B-101 - Owner Architect Agreement - Article 3 - Scope Of Architect's Basic Services 3.1.6

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    Scott Barber

    Hi Pierre,

    In my experience, the amount of work for this is fairly minimal compared to the overall project, and won't require additional services. Since it's listed under "Scope of Architect's Basic Services" I would take it as such - I don't know of an exception where additional services would be required (could be possible I suppose, but nothing comes to mind).

    The practical application of "assist" will vary, but often we will fill out forms, or give them information to fill out the forms they need. It depends on the client, project, AHJ requirements, etc. When I worked on a project in a historic district, we gave them information for them to fill out their forms (or in that case, for their lawyer to fill out their forms). In projects with typical zoning requirements, we filled out most of the forms and sent it to them for their signature and submittal. 

    Again, the amount of time it takes for us to fill out a form is fairly minimal for the most part, and serving our clients in this way builds our reputation and makes them appreciate our services. 

    Hope that makes sense! I'm sure there are other experiences and thoughts - that's my 2 cents from my (somewhat limited) experience...

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    Pierre Antounian

    Hi Scott,
    Thank you that was very helpful and your response was very clear.
    So if the Architect was asked to submit the documents in person, that to would qualify as “assist” correct?
    Again thank you! Super helpful.

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    Scott Barber

    I'd think that would qualify as "assisting" as well, within reason. If the project was located in another state, I doubt any owner would expect the architect to travel a long distance to do so. Instead, the owner could submit the documents (if they're located in the same area), or they might even have their contractor (assuming they have one under contract, or with some sort of agreement) or have an owner representative submit it. 

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    Pierre Antounian

    Thank you Scott!

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    Gang Chen (Edited )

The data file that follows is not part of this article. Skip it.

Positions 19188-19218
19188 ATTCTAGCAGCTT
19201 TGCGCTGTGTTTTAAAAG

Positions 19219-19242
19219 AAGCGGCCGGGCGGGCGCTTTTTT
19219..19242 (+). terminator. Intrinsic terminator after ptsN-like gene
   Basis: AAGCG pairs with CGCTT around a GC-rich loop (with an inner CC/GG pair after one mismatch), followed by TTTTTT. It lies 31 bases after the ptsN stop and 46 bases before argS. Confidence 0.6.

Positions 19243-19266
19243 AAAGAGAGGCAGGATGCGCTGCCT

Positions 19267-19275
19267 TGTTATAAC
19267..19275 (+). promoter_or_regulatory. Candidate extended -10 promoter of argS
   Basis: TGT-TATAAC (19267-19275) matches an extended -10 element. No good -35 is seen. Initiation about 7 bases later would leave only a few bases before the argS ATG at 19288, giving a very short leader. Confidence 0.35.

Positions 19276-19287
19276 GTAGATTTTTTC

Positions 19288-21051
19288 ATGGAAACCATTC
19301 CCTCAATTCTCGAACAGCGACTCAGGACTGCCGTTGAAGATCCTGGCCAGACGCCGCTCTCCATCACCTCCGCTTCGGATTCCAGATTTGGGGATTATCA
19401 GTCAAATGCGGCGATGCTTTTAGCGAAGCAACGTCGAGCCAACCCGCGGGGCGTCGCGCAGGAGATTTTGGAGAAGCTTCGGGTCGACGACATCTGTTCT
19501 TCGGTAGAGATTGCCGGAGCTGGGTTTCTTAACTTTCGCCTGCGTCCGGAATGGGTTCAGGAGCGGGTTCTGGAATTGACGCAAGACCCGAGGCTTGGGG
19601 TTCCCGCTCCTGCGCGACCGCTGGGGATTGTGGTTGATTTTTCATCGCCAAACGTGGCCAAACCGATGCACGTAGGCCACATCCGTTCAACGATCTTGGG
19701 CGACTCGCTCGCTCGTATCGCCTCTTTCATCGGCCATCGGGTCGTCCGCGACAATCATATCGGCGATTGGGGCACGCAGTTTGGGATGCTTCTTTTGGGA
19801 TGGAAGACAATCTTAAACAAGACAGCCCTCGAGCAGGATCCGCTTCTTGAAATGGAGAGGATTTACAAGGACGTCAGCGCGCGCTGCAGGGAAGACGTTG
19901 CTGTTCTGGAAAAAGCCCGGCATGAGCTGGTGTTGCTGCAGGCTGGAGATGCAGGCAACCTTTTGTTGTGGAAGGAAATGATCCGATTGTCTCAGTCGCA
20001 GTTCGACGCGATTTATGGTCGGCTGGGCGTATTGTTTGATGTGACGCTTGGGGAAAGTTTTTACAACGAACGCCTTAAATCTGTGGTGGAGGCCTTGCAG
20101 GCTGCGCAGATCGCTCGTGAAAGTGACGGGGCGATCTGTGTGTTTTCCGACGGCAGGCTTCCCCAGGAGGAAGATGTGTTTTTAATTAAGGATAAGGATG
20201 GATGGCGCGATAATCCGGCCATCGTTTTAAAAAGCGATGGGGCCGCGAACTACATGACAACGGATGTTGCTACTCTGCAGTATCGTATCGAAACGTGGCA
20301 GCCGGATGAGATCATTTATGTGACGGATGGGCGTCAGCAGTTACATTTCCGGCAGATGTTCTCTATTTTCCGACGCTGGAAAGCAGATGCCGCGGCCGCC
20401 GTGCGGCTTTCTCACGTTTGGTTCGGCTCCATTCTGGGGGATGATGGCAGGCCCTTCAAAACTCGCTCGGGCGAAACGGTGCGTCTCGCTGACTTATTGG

If it is a local project, we typically just go to the city or health department to submit the plans and fill out the submittal forms for the client. We do charge the client for related mileage and printing costs.

    If the project is in another city, we simply overnight the submittal package to the city if the city accept them this way. Otherwise, it will be an additional service based on a per-trip charge. We typically have a fixed fee for field visit or city visit if the city is far away.

    Gang Chen, Author, AIA, LEED AP BD+C (GreenExamEducation.com)

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    Pierre Antounian

    Hello Gang,
    Is it assumed the Client has paid the AHJ in advance, or that he has given a signed blank check in order to pay for the cost of permitting?

    Secondly: What if in the example of a local visit to say a Plan Check Office, the process takes hours or worse a full day to complete? What are the fee ramifications if any should it be a long drawn out process?
    I know I’m maybe getting into the weeds here but I’m trying to make sure I have a full grasp of this idea. If it’s a full day process, can the Architect charge extra after the fact?

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    Gang Chen

    Yes, typically we have already talked with the governing agencies and find out how much the plan check fee is before we go in. However, it is safer for the client to provide a blank check with a not to exceed amount, payable to the governing agencies. This way, if there are some minor revisions to the fee, you do not need to go back and ask for another check.

    Most of the plan check submittal forms takes a few minutes to complete, we never had a case it takes the whole day. Regardless, it is unlikely for you to be able to get additional service fees since it is part of the basic service.  A deal is a deal, if you get burned , adjust your fee next time.

    Gang Chen, Author, AIA, LEED AP BD+C (GreenExamEducation.com)

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    Pierre Antounian

    Thank you Gang. Very helpful information!

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